Figures released by the Partnership for Action Against Wildlife Crime (PAW) Scotland today (16 October) show there were nine recorded bird of prey crimes in 2017 compared to 14 in 2016.
Their report highlights that the poisoning of birds of prey appears to be in decline in Scotland with 2017 seeing one recorded incident – the lowest figure recorded since PAW Scotland began compiling data from 2004.
BASC Scotland director Dr Colin Shedden said: “One incident is still one incident too many. Any incident of bird of prey persecution is unacceptable and the full force of the law should be felt by anyone who breaks it.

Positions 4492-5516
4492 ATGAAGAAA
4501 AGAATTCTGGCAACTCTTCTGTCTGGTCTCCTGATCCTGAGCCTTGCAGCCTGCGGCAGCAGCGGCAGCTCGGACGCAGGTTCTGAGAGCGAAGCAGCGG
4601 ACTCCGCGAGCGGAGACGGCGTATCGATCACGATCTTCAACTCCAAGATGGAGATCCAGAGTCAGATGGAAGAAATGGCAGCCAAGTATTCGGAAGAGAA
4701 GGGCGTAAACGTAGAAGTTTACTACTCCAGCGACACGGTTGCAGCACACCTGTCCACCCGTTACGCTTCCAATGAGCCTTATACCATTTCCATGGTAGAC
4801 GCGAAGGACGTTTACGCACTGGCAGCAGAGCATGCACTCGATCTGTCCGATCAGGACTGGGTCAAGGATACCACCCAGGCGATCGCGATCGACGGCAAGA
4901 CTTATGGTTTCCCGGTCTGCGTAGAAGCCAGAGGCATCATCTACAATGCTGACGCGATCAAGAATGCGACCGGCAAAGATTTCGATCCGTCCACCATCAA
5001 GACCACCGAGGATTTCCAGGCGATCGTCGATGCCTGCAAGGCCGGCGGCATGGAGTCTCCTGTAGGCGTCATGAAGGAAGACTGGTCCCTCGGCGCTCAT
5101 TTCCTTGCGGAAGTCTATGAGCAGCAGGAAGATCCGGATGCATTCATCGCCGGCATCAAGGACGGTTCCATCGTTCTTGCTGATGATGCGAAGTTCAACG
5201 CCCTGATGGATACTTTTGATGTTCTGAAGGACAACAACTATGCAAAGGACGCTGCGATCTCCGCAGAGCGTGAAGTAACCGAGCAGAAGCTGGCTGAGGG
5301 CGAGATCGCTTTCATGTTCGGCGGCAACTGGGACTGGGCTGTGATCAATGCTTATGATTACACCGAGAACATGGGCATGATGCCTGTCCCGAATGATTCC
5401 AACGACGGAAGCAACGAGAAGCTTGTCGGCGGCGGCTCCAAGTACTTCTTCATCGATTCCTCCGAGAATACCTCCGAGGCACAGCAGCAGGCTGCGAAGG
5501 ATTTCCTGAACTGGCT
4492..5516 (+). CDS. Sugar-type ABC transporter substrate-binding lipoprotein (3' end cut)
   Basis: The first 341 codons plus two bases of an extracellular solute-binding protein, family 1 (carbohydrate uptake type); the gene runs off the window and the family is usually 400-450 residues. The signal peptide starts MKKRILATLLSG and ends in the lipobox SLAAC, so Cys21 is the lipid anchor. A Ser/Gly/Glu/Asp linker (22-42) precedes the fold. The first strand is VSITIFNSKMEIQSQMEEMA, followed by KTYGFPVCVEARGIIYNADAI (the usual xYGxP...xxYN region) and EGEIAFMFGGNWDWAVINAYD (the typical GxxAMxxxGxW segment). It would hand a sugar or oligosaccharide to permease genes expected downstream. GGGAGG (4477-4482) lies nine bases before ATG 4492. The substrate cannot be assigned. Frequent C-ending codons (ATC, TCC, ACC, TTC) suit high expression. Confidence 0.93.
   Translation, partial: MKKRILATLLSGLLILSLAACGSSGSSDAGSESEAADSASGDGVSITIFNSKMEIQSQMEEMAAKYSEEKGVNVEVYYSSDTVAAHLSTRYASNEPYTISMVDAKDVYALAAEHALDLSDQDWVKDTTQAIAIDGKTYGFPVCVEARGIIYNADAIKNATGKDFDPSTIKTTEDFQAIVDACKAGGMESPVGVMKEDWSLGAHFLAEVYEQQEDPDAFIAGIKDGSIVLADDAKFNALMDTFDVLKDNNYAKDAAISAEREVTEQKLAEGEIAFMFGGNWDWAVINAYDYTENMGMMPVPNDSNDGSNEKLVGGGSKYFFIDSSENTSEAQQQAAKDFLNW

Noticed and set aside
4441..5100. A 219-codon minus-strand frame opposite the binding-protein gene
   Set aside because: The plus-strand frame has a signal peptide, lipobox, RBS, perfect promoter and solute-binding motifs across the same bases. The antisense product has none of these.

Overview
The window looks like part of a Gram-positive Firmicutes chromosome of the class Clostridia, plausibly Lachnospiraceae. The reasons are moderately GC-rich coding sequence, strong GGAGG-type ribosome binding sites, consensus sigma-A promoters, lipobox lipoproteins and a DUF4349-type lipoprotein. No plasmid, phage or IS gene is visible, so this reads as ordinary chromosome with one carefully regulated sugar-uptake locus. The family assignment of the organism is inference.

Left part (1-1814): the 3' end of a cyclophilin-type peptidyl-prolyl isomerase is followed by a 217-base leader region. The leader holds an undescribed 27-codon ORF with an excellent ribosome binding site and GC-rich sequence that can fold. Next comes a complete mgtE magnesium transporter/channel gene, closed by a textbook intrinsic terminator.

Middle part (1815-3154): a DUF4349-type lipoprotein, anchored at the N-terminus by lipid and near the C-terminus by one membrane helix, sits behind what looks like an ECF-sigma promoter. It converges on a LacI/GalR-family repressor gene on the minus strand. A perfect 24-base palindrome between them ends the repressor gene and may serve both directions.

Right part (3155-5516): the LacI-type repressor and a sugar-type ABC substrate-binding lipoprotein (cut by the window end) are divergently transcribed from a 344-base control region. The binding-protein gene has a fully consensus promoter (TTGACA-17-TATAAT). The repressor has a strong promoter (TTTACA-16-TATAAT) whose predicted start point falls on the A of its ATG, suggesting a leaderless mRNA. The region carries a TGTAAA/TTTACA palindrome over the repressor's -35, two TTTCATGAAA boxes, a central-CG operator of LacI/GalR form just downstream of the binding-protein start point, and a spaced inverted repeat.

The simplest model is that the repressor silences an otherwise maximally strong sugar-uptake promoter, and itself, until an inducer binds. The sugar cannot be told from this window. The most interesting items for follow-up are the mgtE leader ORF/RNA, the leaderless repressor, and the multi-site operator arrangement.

“But we are pleased there has been a fall in the number of recorded bird of prey crimes.
“I think that the consistent standards applied to the recording of these incidents, compared to suspected incidents, means that there has been a significant reduction in the number of recorded offences involving birds of prey.”
Dr Shedden added that a grouse moor review group had been set up and had a remit to look at potential regulatory options for shooting businesses. BASC Scotland is engaged with this review.
BASC vice chairman Eoghan Cameron said: “We have been very public in our condemnation of raptor persecution and we are committed to consigning it to history. Any form of wildlife crime is a blight on the outstanding conservation work that is done in the name of shooting and there is no place for it.”